We would like to thank Trovato and Musumeci for their letter. We share their opinion that comprehensive training is required for lung ultrasound (LUS). This is exactly why we designed our Intensive Care Ultrasound (ICARUS) curriculum as described in our paper.1 Alsma et al. even recommend this program in their editorial.2
ICARUS includes basic cardiac ultrasound but this was beyond the scope of our review. However, LUS can differentiate between most causes of dyspnoea,1,3 although Bataille et al. described significant advantages of an integrative cardiopulmonary ultrasound approach.4
We have chosen to follow the BLUE protocol, with its impressive sensitivity and specificity. Of course it should be remembered that this study was performed in dyspnoeic patients in the emergency room. However, the physiological principles of ultrasound artifacts are universal. Lung consolidations may arise at any point, but touch the pleural surface in 98% of cases. Of course, this implies that LUS sensitivity will depend on the extent of scanning. However, most cases (90%) include findings at the PLAPS point,5 which is part of the BLUE protocol.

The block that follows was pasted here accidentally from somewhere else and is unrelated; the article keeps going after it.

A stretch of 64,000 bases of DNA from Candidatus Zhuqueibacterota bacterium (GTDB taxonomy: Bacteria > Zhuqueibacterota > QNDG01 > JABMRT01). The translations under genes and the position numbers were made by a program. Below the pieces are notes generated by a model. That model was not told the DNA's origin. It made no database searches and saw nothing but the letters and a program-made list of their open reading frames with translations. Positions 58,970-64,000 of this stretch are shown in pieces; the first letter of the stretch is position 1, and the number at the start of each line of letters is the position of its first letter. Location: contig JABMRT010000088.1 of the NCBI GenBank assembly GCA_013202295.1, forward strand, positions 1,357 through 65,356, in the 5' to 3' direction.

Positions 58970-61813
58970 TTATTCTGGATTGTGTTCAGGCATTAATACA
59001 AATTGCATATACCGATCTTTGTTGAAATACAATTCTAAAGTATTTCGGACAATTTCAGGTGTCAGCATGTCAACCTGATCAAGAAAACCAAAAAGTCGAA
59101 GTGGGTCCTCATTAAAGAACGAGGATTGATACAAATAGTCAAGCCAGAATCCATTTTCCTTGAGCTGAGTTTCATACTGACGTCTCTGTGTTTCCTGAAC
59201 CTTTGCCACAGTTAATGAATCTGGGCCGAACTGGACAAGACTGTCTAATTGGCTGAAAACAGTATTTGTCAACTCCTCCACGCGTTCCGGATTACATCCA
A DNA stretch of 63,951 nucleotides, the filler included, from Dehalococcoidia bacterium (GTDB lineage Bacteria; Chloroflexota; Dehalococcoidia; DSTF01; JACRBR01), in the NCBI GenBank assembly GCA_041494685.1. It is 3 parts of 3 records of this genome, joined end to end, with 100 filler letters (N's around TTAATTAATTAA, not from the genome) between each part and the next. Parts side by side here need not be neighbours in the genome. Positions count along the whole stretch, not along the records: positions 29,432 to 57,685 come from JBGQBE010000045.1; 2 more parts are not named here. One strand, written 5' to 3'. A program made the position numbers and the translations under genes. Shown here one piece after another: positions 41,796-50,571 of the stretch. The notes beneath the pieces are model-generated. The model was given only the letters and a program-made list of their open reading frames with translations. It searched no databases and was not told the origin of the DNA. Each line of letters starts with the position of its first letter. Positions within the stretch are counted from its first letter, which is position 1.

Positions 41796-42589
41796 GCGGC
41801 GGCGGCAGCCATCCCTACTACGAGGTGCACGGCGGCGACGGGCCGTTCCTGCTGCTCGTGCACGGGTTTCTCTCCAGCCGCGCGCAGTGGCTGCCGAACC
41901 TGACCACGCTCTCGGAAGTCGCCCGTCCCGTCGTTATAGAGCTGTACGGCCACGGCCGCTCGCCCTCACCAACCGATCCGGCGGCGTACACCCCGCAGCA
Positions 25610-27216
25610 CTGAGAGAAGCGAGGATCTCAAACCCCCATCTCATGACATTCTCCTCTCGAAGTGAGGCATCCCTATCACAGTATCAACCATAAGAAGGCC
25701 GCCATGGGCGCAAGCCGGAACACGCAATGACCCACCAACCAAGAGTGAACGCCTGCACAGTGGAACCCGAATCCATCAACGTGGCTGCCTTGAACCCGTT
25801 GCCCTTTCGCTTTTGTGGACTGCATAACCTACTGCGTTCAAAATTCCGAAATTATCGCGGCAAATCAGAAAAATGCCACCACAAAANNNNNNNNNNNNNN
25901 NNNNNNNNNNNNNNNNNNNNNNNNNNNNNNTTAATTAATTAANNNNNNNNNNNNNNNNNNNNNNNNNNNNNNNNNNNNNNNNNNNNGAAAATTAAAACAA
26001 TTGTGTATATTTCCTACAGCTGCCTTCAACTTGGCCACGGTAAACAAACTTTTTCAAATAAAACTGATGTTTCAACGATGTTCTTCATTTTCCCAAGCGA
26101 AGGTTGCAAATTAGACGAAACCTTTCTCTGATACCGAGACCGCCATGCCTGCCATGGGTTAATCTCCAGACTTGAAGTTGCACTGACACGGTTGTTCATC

When choosing the optimal probe, bedside trade-offs need to be made between form factor, ergonomics, scanning depth and resolution. For speed and simplicity we tend to use only one probe (1-5 Mhz sector array), generating the obvious artifacts seen in our figures. Its shape allows satisfactory scanning of the intercostal spaces and facilitates cardiac imaging as well. Of course, the vascular probe (10+ Mhz, linear array) and the abdominal probe (1-5 Mhz, curved array) are also useful.1
Answering clinical questions with LUS enables immediate therapy for potentially lethal conditions. We therefore continue to feel that LUS should be standard practice.